It was a warm spring day in April when Louise celebrated her 79th birthday at home, surrounded by her four children, their spouses, and nine grandchildren. She raised her children there in the home she shared with her husband for 48 years, until his death. It was there that Louise brought everyone together to entertain, to share food and wine and companionship. The home, like Louise, was at the center of her family and it was there with her family that she was happiest. And on that day they all shared joy and love, and celebrated a life well lived. Six weeks later Louise was gone.
For Monica, Louise’s eldest child, the pain is still fresh. When she talks about her mother you can hear the combination of love and loss in her voice. She never gave up hope that her mother would beat the cancer that eventually took her – after all Louise beat cancer twice before. Despite the loss Monica is still grateful that her mother’s last days were at home, surrounded by loved ones. She credits this to Louise’s use of medical cannabis.
“She wasn’t on it for that long,” says Monica, “but the time she was on it did wonders.”
A retired nurse, Louise led a very active life into her 70’s. She loved to laugh, to read, to travel and explore and especially eat good food with friends and loved ones. She kept active in her garden, played scrabble with old friends, visited the local markets and shared time with her family whenever possible. She did aerobics until she was 70, when a broken foot began to slow her down. In 2013 Louise was diagnosed with cancer for the second time in her life, but like the first time two decade earlier, she beat it. Even though her illness took a physical toll on her, Louise was unfailingly positive and supportive, there for others even in the midst of her own struggles.
In the fall of 2015 Louise planned a trip to visit her sister on the coast. It’s possible that even then she knew another struggle was coming, because she requested a CT scan shortly before leaving on the trip. In November of that year the results of the test showed that Louise had metastasized breast cancer in her sternum.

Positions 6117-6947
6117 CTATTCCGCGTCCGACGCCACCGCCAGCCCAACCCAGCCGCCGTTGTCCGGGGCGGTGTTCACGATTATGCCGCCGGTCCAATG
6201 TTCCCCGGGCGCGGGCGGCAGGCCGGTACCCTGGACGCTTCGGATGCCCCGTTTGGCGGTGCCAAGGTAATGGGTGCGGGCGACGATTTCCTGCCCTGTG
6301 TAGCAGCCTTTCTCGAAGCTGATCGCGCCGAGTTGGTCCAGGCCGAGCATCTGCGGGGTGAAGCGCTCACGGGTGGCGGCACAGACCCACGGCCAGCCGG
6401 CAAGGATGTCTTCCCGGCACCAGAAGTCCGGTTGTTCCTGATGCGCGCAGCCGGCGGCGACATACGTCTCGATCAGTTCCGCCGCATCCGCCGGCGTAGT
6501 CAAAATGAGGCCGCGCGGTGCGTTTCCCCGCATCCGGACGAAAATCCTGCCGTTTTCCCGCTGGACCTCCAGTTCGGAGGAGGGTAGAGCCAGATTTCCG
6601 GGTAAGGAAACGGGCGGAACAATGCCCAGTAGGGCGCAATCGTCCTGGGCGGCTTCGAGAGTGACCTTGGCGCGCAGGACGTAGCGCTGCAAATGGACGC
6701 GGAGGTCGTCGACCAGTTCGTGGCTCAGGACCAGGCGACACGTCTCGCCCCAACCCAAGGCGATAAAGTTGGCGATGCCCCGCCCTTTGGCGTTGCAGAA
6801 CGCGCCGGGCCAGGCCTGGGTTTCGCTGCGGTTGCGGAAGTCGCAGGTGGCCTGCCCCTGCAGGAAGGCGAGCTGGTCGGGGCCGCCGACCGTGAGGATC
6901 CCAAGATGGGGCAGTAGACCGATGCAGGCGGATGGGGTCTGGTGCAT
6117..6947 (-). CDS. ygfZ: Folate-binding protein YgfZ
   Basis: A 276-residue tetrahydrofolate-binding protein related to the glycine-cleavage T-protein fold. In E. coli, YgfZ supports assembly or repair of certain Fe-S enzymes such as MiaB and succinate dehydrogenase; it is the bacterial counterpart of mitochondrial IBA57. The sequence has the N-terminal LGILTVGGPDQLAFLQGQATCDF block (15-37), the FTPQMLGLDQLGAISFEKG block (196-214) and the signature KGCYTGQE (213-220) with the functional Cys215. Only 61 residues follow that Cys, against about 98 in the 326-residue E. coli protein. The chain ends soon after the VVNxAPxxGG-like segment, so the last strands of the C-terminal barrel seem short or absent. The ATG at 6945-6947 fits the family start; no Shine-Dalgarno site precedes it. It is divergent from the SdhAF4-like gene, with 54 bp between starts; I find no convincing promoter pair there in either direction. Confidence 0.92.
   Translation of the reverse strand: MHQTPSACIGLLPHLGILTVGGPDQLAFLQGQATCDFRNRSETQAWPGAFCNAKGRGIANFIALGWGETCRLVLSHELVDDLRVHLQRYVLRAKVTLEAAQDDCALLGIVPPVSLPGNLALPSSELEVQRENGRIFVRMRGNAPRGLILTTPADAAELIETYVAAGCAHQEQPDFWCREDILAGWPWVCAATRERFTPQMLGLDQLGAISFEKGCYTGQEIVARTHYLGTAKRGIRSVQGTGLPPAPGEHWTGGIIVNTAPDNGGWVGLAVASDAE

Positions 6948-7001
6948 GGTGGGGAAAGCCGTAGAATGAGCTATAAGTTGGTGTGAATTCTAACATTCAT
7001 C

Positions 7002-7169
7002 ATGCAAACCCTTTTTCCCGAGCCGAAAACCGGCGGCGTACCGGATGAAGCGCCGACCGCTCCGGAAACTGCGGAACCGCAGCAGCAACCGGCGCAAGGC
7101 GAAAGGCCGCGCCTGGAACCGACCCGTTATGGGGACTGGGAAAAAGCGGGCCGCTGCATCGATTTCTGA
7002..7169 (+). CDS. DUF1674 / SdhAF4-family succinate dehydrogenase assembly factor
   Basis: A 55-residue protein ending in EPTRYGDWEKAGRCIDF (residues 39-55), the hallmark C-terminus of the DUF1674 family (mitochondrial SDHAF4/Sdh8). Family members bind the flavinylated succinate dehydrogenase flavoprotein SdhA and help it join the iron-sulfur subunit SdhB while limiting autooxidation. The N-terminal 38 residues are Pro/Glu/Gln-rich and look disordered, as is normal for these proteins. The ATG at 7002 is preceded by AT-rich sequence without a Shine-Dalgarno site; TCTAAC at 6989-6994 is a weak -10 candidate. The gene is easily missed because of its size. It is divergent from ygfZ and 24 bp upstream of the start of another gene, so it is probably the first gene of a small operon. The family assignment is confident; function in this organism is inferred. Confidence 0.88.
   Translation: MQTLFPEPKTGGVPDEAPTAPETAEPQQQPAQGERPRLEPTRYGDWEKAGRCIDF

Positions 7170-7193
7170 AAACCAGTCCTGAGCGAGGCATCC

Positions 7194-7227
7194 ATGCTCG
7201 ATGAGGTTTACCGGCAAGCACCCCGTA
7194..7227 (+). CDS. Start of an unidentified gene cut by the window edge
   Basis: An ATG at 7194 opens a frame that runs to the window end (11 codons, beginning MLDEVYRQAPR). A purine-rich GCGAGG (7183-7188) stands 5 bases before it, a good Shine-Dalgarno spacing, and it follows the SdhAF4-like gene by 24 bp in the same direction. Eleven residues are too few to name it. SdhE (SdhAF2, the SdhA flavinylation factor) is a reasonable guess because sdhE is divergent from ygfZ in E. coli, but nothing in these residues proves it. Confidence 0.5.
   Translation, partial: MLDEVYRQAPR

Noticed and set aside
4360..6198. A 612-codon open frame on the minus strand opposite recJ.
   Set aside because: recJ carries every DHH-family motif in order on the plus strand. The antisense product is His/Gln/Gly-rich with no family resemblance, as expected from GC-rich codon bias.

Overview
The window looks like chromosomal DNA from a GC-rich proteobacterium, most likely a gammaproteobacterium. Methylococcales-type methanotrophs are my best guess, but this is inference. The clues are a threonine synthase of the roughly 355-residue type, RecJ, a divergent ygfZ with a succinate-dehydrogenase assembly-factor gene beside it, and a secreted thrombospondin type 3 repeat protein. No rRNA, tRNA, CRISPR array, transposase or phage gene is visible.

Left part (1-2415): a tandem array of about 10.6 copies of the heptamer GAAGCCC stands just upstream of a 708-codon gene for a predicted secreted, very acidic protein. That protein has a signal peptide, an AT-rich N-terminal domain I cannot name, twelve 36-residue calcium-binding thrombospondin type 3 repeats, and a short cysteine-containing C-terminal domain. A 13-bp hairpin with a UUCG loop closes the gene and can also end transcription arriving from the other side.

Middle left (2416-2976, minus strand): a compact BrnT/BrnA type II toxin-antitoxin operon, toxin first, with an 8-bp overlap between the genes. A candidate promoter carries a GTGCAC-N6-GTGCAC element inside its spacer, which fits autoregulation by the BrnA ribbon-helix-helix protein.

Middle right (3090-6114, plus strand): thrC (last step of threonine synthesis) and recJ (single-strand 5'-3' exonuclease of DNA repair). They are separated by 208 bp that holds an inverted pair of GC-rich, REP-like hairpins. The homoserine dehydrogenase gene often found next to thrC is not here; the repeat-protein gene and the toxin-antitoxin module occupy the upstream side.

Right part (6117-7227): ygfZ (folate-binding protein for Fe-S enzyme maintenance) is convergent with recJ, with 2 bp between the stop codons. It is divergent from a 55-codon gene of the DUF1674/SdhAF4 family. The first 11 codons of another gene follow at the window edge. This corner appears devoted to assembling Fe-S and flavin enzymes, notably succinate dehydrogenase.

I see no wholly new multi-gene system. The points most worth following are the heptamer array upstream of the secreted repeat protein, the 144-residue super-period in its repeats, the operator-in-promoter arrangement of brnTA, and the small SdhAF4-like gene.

Having been through this twice before, Louise decided to forgo conventional treatment, only taking some prescribed painkillers to deal with internal trauma her body was experiencing. And then she lost her appetite.
Nausea and the inability to eat is a common side-effect of cancer treatment, but for a lover of food like Louise it was torture. In addition, painkillers and the side-effects that came from treatment, began to diminish Louise, to make her a lesser version of herself.
Just as Louise was always there for her children, they were now there for her. They kept her company and cared for her, but they wanted to do more, to help her be herself again. One day Monica discovered a documentary about cancer that mentioned medical cannabis as an alternative treatment. Medical cannabis was not something she had ever seriously considered for her mother. Having worked for a herbalist she knew the healing power of plants, but had never thought of cannabis in that way.